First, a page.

Plagiarism will not be tolerated. Any information you find on the web or at the library or in books must be cited in 3 places: In a Works Cited section, in-text, and out loud while you are giving your presentation. Any form of plagiarism, intentional or otherwise, will earn you a grade of F for that assignment. Further offenses will result in a grade of F in the course and you will be reported to the City Tech Office of Student Affairs.

You are expected to turn in original work of high standard. Work will be graded on given criteria as well as on spelling, grammar, and formatting. You are expected to have read assigned material before coming to class and be prepared with some discussion questions. You may be asked to give an Impromptu Speech on the assigned material during class, and the Professor may also ask you questions about the assigned reading during class. Please plan ahead. Professional standards require that all assignments must be submitted by the deadline in order to receive credit. No exceptions will be made.

It is expected that students in this class will conduct themselves with good sense, courtesy, and dignity in all course-related activities. A level of formality is required for this class above and beyond your everyday conduct. This includes your behavior towards other students and the professor. The following behaviors during class will result in each offender being marked absent for that day.
• Texting
• Falling asleep (or appearing to be asleep) during class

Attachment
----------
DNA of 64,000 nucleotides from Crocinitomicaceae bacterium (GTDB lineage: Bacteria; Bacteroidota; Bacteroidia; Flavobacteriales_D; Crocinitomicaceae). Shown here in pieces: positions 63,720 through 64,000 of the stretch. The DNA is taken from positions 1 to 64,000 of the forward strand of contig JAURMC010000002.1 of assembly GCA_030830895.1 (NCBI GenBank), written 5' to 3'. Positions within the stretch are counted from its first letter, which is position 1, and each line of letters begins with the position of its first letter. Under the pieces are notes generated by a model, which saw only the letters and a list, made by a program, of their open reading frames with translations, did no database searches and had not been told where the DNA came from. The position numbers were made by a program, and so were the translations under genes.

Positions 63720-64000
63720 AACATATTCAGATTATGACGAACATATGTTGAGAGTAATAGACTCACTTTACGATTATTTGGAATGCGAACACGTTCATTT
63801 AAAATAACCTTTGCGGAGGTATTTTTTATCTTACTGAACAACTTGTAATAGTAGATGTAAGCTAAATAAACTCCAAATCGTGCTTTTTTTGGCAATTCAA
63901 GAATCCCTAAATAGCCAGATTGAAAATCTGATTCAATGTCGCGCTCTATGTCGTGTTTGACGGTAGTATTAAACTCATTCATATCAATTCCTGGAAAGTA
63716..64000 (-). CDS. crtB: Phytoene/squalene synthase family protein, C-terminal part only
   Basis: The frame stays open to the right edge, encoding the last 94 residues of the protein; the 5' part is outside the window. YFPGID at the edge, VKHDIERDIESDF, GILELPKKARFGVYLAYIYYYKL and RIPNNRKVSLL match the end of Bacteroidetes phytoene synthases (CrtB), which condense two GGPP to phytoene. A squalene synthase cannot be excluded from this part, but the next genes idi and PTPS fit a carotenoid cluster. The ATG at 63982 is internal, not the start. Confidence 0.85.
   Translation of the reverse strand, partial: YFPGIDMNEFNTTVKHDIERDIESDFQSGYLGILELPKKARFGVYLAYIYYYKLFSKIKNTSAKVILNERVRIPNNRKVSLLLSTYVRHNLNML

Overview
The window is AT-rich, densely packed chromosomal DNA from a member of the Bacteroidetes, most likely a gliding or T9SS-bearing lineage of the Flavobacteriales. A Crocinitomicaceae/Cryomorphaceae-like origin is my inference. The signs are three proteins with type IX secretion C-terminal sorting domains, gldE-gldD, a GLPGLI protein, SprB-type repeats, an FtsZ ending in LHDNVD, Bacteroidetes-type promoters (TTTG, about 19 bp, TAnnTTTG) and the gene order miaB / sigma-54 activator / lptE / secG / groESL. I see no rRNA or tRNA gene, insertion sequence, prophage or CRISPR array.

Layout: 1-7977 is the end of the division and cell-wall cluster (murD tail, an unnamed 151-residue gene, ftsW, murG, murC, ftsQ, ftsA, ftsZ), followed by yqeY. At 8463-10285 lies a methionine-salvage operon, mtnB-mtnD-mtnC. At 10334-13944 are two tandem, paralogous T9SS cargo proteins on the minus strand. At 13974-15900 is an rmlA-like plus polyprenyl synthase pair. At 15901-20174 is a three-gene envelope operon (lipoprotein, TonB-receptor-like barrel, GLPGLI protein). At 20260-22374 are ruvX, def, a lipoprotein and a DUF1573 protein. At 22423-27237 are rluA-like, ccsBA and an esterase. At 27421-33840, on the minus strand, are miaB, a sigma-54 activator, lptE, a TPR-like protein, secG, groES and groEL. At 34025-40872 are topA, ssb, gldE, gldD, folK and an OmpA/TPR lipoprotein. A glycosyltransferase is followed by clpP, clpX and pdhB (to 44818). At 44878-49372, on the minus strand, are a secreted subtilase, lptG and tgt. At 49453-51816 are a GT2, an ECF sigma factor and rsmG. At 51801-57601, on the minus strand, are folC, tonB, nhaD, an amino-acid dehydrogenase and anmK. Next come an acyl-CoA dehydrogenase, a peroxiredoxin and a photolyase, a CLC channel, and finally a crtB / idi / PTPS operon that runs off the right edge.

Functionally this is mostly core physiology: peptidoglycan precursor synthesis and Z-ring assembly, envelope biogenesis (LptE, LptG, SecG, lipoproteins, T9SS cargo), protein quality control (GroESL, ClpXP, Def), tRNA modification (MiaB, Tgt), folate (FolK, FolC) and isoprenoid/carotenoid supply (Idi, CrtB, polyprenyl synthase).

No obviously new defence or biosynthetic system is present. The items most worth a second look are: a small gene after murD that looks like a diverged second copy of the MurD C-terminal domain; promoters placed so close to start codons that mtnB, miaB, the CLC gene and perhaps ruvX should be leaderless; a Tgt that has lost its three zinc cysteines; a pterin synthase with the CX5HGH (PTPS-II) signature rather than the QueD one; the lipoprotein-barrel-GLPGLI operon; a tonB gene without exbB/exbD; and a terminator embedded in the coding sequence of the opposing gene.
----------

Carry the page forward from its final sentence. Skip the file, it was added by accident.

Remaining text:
• Talking while the Professor is trying to get your attention
• Holding side conversations when somebody else is speaking
• Bathroom breaks longer than 10 minutes
• Slouching, eye-rolling and ‘dirty looks’
• Any other form of behavior that I decide is inappropriate or disruptive

You are required to take notes during lectures. Bathroom breaks lasting longer than 10 minutes will require explanation after class, otherwise you will be marked late or absent for the day.

CELL PHONES, TEXT MESSAGING, MUSIC DEVICES, or other forms of communication technology are prohibited in the classroom. Please show respect by turning off all technology and removing earphones etc. before entering the classroom. I understand that some people take notes on a laptop or tablet, but I encourage you to take notes by hand and transfer them to your device after class if needed. This is to help you avoid the temptation of using your laptop or tablet for other reasons during class. I walk around the room and glance at your screens and I can tell when you are using it for another purpose. If you have an emergency, politely excuse yourself from the room to use the phone.

Suggested attire:
Looking neat and presentable can give us confidence and improve our self-esteem. Please wear to class what you would wear to an interview. “Business casual attire” is preferred.  Please avoid shorts, gym clothes, old sneakers, caps or hats, headphones, t-shirts, ripped jeans, clothing with logos.

Reasonable Accommodation:
I am committed to providing reasonable accommodation to students with disabilities. Any student who has a disability that may prevent him or her from fully demonstrating his or her abilities should contact me personally so we can discuss accommodations necessary to ensure full participation and to maximize educational opportunities. For more information contact The Center for Student Accessibility in Namm Hall N-108 or call the Program Manager John Reid Currie at (718)260-5143

Works Cited
Sifferlin, A. (2013). The Most Stressed-Out Generation? Young Adults. Time Magazine. Retrieved from:
Gilson, D. (2011). Overworked America: 12 Charts That Will Make Your Blood Boil. Mother Jones. July/August. Retrieved from: